samtools calmd s288c.sorted.realigned.bam Reference/Saccharomyces_cerevisiae.EF4.73.dna.toplevel.fa -b | samtools view -bh - > s288c.final.bam
samtools calmd YB210.sorted.realigned.bam Reference/Saccharomyces_cerevisiae.EF4.73.dna.toplevel.fa -b | samtools view -bh - > YB210.final.bam
samtools index s288c.final.bam
samtools index YB210.final.bam

Creating the tally

Now we have our realigned files with correct MD tags and indexes and can finally use them to create the tally. We specify the sample s288c as control and the sample YB210 as case, create the gzipped output file yeast.hfs5 and specify the readlength, which is 100 we also specify all the chromosomes as regions to tally in. In a human sample we would most likely utilise a compute cluster and parallelize on the chromosome level, but for the yeast genome this is not neccessary.

python tally.bam.py --bam s288c:yeast:Control:s288c.final.bam --bam YB210:yeast:Case:YB210.final.bam --out yeast.hfs5 --group yeast --reg I --reg II --reg III --reg IV --reg V --reg VI --reg VII --reg VIII --reg IX --reg X --reg XI --reg XII --reg XIII --reg XIV --reg XV --reg XVI --reg Mito --gzip --readlen 100 --replace

Creating the tally in parallel

In some settings we might not want to create the tally file for the whole cohort in one thread on one machine. This might be due to the size of the cohort (e.g. many human whole genome samples) or because we expect more samples to be added over time. In this case we can parallelize the tallying by sample and chromosome, so that in a first step we create a tally file for each chromosome in each sample and then merge the files for the same chromosomes in all samples into the final set of files.

We could also merge the files of different chromosomes together but most operations we want to perform on tallies happen on a single chromosome (or region therein) without depending on data from other chromosomes so this is not neccessary.

The following example shows a parallelized version of the workflow for tallying our two yeast strains (bash example).

for chrom in I II III IV V VI VII VIII IX X XI XII XIII XIV XV XVI Mito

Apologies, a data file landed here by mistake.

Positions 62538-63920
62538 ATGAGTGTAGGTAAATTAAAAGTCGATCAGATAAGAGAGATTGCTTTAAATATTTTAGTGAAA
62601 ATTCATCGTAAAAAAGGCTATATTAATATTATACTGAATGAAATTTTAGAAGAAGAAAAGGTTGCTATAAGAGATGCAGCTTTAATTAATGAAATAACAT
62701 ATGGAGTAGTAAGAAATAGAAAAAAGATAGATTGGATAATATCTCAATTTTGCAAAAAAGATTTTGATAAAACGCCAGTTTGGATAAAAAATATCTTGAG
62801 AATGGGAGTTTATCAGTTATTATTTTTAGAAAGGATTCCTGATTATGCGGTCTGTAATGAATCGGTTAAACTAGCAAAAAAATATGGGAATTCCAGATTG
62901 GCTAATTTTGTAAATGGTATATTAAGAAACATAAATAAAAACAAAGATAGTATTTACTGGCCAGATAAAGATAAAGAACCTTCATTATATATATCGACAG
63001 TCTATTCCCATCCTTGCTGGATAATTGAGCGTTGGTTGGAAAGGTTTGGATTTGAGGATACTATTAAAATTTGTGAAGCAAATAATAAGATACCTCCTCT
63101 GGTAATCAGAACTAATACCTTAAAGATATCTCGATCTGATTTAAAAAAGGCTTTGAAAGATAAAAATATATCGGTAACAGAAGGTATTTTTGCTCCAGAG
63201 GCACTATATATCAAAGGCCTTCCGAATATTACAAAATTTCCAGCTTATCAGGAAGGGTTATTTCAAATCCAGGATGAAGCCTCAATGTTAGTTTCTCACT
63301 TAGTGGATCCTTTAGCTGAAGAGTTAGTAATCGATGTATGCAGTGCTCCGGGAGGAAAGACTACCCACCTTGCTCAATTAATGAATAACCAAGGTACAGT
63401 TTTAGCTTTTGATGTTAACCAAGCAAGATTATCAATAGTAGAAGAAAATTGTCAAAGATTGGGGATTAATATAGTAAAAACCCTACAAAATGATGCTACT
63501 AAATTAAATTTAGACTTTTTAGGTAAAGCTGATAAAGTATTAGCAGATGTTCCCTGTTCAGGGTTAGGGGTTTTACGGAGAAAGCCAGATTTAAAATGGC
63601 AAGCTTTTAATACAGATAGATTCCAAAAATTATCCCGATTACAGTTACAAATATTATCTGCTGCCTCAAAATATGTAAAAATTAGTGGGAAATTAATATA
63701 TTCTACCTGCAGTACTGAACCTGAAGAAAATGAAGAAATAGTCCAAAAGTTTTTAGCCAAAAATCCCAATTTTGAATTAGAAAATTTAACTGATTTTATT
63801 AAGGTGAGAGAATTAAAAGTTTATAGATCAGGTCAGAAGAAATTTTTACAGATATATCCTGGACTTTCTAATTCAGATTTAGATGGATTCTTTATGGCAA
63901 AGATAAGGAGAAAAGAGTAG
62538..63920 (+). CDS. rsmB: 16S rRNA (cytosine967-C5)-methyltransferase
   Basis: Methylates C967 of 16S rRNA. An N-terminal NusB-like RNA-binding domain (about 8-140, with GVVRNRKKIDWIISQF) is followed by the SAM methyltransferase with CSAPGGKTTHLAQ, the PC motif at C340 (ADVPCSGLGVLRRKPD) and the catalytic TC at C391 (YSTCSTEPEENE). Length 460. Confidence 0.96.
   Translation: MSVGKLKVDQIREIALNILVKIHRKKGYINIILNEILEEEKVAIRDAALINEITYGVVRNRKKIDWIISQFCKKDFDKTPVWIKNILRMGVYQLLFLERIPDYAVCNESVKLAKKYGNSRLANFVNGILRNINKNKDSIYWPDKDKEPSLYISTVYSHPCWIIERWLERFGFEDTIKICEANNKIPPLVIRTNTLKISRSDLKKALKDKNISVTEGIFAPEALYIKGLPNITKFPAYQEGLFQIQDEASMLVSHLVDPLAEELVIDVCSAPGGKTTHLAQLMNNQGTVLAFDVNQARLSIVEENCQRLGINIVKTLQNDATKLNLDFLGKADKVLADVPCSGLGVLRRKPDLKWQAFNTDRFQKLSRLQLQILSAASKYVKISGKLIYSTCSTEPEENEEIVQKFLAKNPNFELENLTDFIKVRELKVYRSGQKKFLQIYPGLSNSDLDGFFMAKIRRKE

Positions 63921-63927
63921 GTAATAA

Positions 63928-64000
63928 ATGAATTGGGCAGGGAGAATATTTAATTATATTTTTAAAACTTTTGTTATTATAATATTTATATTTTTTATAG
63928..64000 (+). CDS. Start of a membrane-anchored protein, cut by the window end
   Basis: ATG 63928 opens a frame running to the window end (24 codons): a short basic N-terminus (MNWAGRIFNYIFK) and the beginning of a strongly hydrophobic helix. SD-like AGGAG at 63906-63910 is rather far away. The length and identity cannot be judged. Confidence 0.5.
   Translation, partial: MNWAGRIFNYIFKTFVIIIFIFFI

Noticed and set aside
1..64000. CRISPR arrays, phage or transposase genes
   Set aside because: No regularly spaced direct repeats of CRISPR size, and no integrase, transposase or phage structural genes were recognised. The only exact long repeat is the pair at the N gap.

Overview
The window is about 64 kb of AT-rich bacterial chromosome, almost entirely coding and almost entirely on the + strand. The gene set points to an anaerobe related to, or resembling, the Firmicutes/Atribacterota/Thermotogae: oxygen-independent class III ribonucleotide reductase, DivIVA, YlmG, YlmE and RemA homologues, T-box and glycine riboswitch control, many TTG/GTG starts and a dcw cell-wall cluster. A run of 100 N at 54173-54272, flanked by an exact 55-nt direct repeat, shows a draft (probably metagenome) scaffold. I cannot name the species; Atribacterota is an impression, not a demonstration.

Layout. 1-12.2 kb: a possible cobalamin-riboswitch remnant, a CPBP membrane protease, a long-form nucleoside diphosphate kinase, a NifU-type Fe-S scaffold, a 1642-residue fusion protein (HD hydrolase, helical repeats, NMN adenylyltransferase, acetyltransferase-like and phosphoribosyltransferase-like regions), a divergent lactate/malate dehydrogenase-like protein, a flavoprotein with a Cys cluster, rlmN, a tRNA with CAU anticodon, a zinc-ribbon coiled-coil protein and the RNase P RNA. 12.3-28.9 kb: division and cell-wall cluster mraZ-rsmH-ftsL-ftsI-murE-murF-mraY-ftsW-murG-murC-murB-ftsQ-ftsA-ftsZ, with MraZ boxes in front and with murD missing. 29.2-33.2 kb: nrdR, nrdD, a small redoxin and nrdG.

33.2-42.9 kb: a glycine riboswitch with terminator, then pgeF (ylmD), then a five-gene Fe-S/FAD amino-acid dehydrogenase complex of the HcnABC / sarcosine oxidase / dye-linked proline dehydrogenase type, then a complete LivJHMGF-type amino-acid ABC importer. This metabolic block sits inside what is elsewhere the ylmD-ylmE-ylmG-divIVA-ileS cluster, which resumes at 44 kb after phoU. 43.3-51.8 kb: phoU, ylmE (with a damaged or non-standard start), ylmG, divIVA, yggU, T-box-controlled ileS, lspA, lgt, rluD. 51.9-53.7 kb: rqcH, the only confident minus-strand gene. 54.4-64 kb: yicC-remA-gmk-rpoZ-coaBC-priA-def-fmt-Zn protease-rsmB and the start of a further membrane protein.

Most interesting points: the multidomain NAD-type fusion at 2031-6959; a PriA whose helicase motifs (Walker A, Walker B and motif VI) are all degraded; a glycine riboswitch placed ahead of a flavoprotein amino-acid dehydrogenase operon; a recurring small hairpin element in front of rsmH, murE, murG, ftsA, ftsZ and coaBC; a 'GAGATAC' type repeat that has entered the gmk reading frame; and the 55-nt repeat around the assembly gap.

do
  bsub -J $chrom.s288c "python tally.bam.py --reg $chrom --bam s288c:yeast:Control:s288c.final.bam --out s288c.$chrom.hfs5 --group yeast --gzip --readlen 100 --replace"
  bsub -J $chrom.YB210 "python tally.bam.py --reg $chrom --bam YB210:yeast:Case:YB210.final.bam --out YB210.$chrom.hfs5 --group yeast --gzip --readlen 100 --replace"
done

We use the bsub command to interact with a LSF cluster and depending on your available compute infrastructure you might have to adapt this part of the code to use a different command (or simply send the processes to the background by appending & if you have a multicore machine with a performant storage solution, i.e. RAID / SSDs)

Running this code produces files like s288c.XIV.hfs5 or YB210.IV.hfs5. We will now create one tally file per chromosome by merging the files belonging to the same chromosome.

for chrom in I II III IV V VI VII VIII IX X XI XII XIII XIV XV XVI Mito
do
  bsub -J $chrom.yeast.merge "python merge.tallies.by.chromosome.py --out yeast.$chrom.hfs5 --chrom $chrom --group yeast --gzip --tally YB210.$chrom.hfs5 --tally s288c.$chrom.hfs5"
done

After those jobs are run we have the files yeast.I.hfs5 to yeast.Mito.hfs5 and can now go on doing analyses on them.

Did it work

We can now use the tools provided by h5vc and rhdf5 to have a look into our tally file.

library(h5vc)
library(rhdf5)
h5ls("yeast.hfs5")

Here we see a list of all the chromsoomes and datasets, since we put all chromosomes into the same file this is pretty long.

         group      name       otype  dclass                  dim
0            /     yeast   H5I_GROUP
1       /yeast         I   H5I_GROUP
2     /yeast/I    Counts H5I_DATASET INTEGER  12 x 2 x 2 x 230218
3     /yeast/I Coverages H5I_DATASET INTEGER       2 x 2 x 230218
4     /yeast/I Deletions H5I_DATASET INTEGER       2 x 2 x 230218
5     /yeast/I Reference H5I_DATASET INTEGER               230218
6       /yeast        II   H5I_GROUP
7    /yeast/II    Counts H5I_DATASET INTEGER  12 x 2 x 2 x 813184
8    /yeast/II Coverages H5I_DATASET INTEGER       2 x 2 x 813184
9    /yeast/II Deletions H5I_DATASET INTEGER       2 x 2 x 813184
10   /yeast/II Reference H5I_DATASET INTEGER               813184

[...]

81      /yeast       XVI   H5I_GROUP
82  /yeast/XVI    Counts H5I_DATASET INTEGER  12 x 2 x 2 x 948066
83  /yeast/XVI Coverages H5I_DATASET INTEGER       2 x 2 x 948066
84  /yeast/XVI Deletions H5I_DATASET INTEGER       2 x 2 x 948066
85  /yeast/XVI Reference H5I_DATASET INTEGER               948066

Note how the last dimension (the genomic position) differs from chromosome to chromosome, while the first dimensions (bases, samples and strands) stay the same.

We check if the sample data was correctly added.

getSampleData( "yeast.hfs5", "/yeast/I" )

This data frame is quite small since we only have 2 samples in this cohort. We can see that s288c was calles Control and written into the first slot in the sample dimension (i.e. the coverage of s288c on chromosome I is found in the respective 'Coverages' dataset like so: data$Coverages[1,,], assuming we have used h5dapply to extract the data. See the other vignettes for details.)

  Sample Column Patient    Type     SampleFiles
1  YB210      2   yeast    Case YB210.final.bam
2  s288c      1   yeast Control s288c.final.bam

Now we can go on and find differences between the samples with the tools described in the other vignettes or build a genome browser and have a look at the contents of our tally file (see h5vc.simple.genome.browser for this).